Steve writes that Mathew Brady, Alexander Gardner and Timothy O’Sullivan are famous for having made iconic photographs in the Civil War’s eastern theater. George N. Barnard deserves to be ranked in this top tier for his photographic work in the war’s western theater.
Barnard was a civilian photographer hired by Gen. William T. Sherman’s chief engineer, Capt. Orlando Poe, to take pictures of fortifications around Atlanta. Barnard took several hundred of them in and around the city in the fall of 1864. His most famous is the site of Union Maj. Gen. James B. McPherson’s death in the Battle of Atlanta, July 22, 1864.
Thus far, no comprehensive, definitive listing has been made of the photographer’s work. The Library of Congress has 130 images; the U.S. Military Academy at West Point has at least 98 photographs, donated by Captain Poe’s widow in early 1896. Along with the pictures she donated a typed list of them, each with Barnard’s meticulous caption.
The challenge in Barnardiana is that the photographer took multiple shots of the same scene, usually from slightly different perspectives, while the “Poe list” at West Point may include only one numbered image. That means that there are lots of uncataloged Barnard photographs still popping up.
Here’s an example: a view of the ruins of the Atlanta Rolling Mill that (so far as we know) has not been published—till now. It shows the wreckage of the Confederate ordnance train blown up in the night of the evacuation, Sept. 1-2, 1864. It has reposed at the USMA since Elanor Poe donated it!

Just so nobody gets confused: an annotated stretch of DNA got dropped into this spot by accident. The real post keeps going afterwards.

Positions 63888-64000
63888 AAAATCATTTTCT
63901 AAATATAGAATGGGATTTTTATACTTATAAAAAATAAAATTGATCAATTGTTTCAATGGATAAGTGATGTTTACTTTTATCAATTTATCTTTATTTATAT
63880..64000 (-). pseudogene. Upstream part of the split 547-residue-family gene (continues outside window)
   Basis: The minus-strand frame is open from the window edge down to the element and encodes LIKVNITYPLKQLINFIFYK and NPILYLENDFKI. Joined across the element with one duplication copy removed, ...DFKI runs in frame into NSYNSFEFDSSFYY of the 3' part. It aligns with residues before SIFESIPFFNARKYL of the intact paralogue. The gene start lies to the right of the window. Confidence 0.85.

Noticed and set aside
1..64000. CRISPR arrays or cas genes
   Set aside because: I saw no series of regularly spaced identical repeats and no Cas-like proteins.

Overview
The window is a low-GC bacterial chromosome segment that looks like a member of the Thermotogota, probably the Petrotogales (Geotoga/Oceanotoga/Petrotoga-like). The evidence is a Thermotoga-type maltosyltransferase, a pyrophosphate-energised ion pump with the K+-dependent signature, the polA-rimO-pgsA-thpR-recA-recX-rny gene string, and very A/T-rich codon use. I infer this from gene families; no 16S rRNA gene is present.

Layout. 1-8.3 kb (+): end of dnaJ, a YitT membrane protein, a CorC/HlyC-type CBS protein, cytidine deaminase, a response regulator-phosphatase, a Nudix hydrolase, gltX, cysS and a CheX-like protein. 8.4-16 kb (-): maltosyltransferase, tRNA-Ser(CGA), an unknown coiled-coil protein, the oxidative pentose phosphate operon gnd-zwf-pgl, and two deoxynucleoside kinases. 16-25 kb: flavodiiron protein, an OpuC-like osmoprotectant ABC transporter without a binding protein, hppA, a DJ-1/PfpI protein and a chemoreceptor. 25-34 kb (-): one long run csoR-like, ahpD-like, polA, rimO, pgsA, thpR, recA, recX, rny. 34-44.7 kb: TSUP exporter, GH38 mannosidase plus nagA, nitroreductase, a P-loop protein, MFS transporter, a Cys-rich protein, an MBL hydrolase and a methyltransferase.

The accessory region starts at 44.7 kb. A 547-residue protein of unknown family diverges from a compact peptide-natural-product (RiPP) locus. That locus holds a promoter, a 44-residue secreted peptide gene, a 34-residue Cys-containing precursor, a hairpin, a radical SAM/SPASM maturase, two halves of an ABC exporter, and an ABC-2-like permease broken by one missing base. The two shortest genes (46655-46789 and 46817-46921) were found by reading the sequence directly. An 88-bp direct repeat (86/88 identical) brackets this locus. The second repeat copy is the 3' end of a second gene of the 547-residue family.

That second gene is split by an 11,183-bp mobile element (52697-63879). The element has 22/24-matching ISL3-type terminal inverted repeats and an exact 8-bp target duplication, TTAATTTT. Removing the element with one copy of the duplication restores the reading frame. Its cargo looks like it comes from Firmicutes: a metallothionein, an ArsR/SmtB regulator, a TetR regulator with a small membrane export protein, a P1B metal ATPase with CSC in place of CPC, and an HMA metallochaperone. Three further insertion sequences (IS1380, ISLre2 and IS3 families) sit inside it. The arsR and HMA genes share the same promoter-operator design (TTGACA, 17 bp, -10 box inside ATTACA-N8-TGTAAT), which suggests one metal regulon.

Our book, Steve writes, has several different sections: a survey of Barnard’s life and work, an overview of the Atlanta Campaign with eight contemporary maps, thumbnails of twenty Union and Confederate generals, plus a short bibliography. The more than one hundred photographs themselves are grouped under such headings as “Atlanta Scenes” and “Federals in Atlanta.” The largest section shows Confederate fortifications, with multiple views of such iconic artillery positions as Fort Hood. Each is offered with a caption reflecting Davis’ decades of looking at Barnardiana.
A unique section, “Barnard Under the Microscope,” magnifies jaw-dropping details in eight photographs—those are black people on the boxcars!
Publisher Jack Melton has meticulously reproduced Barnard’s photography with clear and sharp images on quality gloss stock. This is just one more reason that we like to call our work “the best little book on Barnard.”
Price for Stephen Davis’ 100 Photographs: Atlanta Campaign (128 pages, paperback) is $19.95 + $3.50 s & h. You can get your copy, signed by the author, by e-mailing email@example.com or by phone 800-777-1862.